Magick and Mental Health

Magick and Mental Health
Pre 20th Century most forms of mental illness were considered a ‘curse’ or some form of divine punishment, and in some parts of the world today this is still a commonly held view. In the last article we saw how complexes - essentially part of the mind’s “softwear” - could cause problems for the relatively healthy person without any extra aggravation from any biological imbalance. The body and brain are controlled by a cocktail of very complex organic chemicals including, but not limited to, hormones, neurotransmitters, and diet. When these become out of balance there can be a number of effects ranging from genuine glimpses, or immersion, in other planes through to subjective phenomena that can be interpreted by the person experiencing them as real.

In the early part of the 20th Century practitioners of Magick and Spiritualism claimed that many people diagnosed as ‘insane’ were actually possessed. The lay Freudian analyst Violet Firth, better known as Dion Fortune, was a prominent writer and practitioner of Ritual Magick, who claimed that as science advanced many cases of mental illness would turn out to have Occult roots. Then in the 1940’s and 1950’ new drug treatments were introduced that helped many people with psychiatric issues to manage them more effectively. So successful did this approach appear to be that these days someone seeing a psychiatrist normally leaves the office with a prescription for at least one type of psychotropic drug.

When I was training as a counsellor and hypnotherapist the subject of drugs and psychotherapy came up and the general opinion of the class was that by the use of drugs psychiatry was presenting itself as a branch of medicine. In this way it made psychiatry seem more of a science and mental disorders having a basis purely in Biology. However, several people in the class had already experienced incidents of telepathy during counselling each other as well as some clients. Even more interesting was that one person there had experienced a shared dream with someone they were counselling. With me, a Pagan, someone who knew some Witches in Ireland, and a UFO enthusiast on the course so it made sense to turn to the Jungian Psychology model as the most useful in counselling when these phenomena occurred. It should be stressed that a lot of our training was based on knowing when not to accept clients, and pass them on to doctors or other medical professionals.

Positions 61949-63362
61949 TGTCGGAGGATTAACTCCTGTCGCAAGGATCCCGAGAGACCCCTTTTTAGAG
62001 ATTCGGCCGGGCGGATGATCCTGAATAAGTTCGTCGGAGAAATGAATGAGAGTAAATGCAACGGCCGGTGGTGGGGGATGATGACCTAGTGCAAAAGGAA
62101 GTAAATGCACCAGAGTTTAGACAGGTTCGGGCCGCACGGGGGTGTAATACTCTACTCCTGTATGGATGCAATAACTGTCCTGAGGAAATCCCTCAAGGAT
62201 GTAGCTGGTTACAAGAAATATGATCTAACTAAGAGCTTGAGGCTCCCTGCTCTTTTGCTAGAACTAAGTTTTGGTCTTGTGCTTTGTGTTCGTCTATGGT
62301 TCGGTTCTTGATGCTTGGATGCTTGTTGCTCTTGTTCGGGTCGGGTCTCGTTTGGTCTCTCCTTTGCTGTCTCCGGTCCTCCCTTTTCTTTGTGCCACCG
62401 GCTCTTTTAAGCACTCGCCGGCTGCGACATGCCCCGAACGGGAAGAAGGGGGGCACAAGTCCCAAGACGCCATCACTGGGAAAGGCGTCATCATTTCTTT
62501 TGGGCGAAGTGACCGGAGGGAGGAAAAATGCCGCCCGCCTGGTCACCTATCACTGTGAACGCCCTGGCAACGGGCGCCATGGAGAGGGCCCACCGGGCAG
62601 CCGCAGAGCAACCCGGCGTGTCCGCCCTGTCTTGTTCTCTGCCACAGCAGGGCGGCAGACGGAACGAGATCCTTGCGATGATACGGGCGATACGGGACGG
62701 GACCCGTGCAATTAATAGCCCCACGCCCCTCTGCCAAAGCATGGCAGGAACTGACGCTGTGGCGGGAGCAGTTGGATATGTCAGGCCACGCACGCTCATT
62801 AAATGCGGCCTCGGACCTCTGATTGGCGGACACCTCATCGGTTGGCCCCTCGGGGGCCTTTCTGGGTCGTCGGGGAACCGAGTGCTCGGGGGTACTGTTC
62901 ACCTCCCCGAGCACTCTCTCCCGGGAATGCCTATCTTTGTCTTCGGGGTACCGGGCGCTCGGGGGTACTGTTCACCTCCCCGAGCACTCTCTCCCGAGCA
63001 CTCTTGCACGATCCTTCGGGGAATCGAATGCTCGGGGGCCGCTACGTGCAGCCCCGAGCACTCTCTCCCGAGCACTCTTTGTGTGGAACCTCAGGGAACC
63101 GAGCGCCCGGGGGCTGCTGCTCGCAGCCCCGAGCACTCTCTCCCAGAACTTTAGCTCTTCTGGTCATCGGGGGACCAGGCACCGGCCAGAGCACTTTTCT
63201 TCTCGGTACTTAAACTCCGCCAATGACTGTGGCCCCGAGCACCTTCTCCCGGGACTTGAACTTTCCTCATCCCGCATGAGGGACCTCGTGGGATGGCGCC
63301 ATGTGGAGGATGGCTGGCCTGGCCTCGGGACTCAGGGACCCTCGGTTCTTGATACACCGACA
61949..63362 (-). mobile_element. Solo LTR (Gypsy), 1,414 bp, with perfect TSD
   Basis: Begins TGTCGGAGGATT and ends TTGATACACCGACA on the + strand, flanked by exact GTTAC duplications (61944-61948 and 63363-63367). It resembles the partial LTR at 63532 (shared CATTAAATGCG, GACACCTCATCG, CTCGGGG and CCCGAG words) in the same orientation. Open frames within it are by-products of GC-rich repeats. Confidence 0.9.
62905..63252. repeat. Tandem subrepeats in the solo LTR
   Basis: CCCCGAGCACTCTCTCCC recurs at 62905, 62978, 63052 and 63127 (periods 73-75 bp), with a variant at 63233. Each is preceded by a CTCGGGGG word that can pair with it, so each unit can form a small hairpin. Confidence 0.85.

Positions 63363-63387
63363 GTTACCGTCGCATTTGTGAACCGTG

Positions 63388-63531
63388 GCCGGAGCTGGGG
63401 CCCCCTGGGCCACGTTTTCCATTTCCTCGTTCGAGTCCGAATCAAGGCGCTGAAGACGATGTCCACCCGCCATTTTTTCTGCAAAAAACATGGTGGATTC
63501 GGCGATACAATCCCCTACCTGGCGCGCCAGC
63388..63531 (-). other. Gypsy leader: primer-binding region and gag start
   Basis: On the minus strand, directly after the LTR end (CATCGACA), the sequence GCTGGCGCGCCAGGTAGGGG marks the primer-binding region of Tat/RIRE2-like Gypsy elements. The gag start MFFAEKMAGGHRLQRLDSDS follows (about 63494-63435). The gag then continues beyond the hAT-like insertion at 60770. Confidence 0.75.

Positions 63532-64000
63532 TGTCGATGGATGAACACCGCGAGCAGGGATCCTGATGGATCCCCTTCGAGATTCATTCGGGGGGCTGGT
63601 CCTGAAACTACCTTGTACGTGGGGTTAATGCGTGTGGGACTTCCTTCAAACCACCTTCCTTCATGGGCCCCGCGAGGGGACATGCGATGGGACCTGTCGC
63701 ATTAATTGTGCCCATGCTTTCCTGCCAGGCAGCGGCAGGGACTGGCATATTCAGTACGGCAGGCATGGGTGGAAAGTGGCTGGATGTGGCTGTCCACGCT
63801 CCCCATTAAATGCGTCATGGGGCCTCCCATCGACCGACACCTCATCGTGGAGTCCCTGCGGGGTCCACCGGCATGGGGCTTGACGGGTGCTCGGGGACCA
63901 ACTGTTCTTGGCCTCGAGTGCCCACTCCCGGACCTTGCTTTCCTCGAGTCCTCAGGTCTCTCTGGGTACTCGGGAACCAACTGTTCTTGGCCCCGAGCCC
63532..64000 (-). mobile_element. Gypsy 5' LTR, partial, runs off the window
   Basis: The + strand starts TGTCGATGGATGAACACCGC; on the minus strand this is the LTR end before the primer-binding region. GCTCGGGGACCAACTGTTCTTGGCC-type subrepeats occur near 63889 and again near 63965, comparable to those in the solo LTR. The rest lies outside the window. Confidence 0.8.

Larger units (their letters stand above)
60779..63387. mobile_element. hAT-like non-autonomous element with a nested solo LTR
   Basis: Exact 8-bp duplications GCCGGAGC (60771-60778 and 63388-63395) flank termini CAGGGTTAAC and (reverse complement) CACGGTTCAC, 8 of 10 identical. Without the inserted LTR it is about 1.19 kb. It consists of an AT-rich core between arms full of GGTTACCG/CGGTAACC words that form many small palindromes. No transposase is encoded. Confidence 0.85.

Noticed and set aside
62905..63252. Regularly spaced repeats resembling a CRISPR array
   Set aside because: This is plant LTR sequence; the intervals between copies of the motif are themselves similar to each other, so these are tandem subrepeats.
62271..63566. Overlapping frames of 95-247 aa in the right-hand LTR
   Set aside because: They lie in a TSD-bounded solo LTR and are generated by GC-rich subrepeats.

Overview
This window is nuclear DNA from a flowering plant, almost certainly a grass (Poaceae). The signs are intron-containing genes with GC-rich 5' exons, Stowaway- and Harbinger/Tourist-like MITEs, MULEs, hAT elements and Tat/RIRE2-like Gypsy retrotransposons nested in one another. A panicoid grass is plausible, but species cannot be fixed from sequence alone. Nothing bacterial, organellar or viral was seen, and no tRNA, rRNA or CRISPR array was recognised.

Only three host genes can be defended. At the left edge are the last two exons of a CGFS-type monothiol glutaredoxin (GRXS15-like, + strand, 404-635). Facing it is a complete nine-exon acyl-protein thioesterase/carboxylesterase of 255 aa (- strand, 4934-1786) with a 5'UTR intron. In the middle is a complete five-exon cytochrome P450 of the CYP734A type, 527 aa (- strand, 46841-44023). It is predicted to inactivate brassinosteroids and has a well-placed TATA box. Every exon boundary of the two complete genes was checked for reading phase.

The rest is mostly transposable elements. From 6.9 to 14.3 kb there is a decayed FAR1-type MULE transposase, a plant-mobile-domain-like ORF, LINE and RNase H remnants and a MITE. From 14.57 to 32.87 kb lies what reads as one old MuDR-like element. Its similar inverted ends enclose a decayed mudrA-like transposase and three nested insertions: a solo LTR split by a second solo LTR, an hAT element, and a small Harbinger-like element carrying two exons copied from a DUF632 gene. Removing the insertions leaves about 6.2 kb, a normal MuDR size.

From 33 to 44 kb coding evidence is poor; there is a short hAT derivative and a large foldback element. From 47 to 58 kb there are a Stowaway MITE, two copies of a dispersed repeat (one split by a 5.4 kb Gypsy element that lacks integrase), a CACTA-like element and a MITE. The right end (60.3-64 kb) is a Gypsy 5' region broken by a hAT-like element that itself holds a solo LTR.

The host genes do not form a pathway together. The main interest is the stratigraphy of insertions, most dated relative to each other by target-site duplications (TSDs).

Even excluding some of the more challenging clients there are still plenty of people who go to counselling that exhibit empathic and telepathic skills. Dion Fortune commented “The neurotic is often psychic and the psychic often neurotic”. The same is also true of a number of mental problems with roots in abuse or events where the person loses a sense of their boundaries. This can present in a number of ways, but principally in the treatment of addiction including smoking and overeating and can be such a part of their character that blocking or shielding yourself can cause the person to become disoriented. This can be an ideal ‘lever’ to help them make the changes they want. Equally putting yourself into a trance will cause the client to enter a trance in sympathy, and then you can return to a normal waking state and use therapeutic techniques to help the person help themselves.

As you may suspect many counsellors are empathic or telepathic to a marked degree although they may well be unaware of this consciously. This can cause problems if they are not taught techniques to balance themselves, or only use their empathic skills when appropriate. They can “take on” their clients issues and think they are their own, which is why counselling governing bodies insist that their members undergo regular supervision. One very funny example of how susceptible an unaware empathic person can be to being influenced occurred when I took the test for my City and Guilds qualification in Hypnotherapy and counselling. As part of it I had to perform an informal trance induction on a fellow class member I hadn’t worked with before. Informal trance is the art of inducing trance without the person being aware it has happened. To facilitate this, and without the invigilators knowledge, I mentally evoked the character of ‘Kaa’ from the Disney film “The Jungle Book”. The results were very effective as not only did the person enter a trance in the fastest time the examiners had ever seen, but afterwards I overheard one of them say that they had started to enter an altered state too!

At this point you may be wondering how you can be sure in magickal and ritual work if what you have experienced is real, or some sort of hallucination. This is why keeping records is so important, especially when you are just starting out. You can refer back to them to see what actually happened and the circumstances surrounding what you were doing. Also follow the advice in the last article about self development, staying grounded, and seeing a reputable counsellor if appropriate. Do this and you will walk your Path in a balanced, positive, manner that will bring benefit to you and all who surround you.

You Should Also Read:
Bellaonline Mental Health Site

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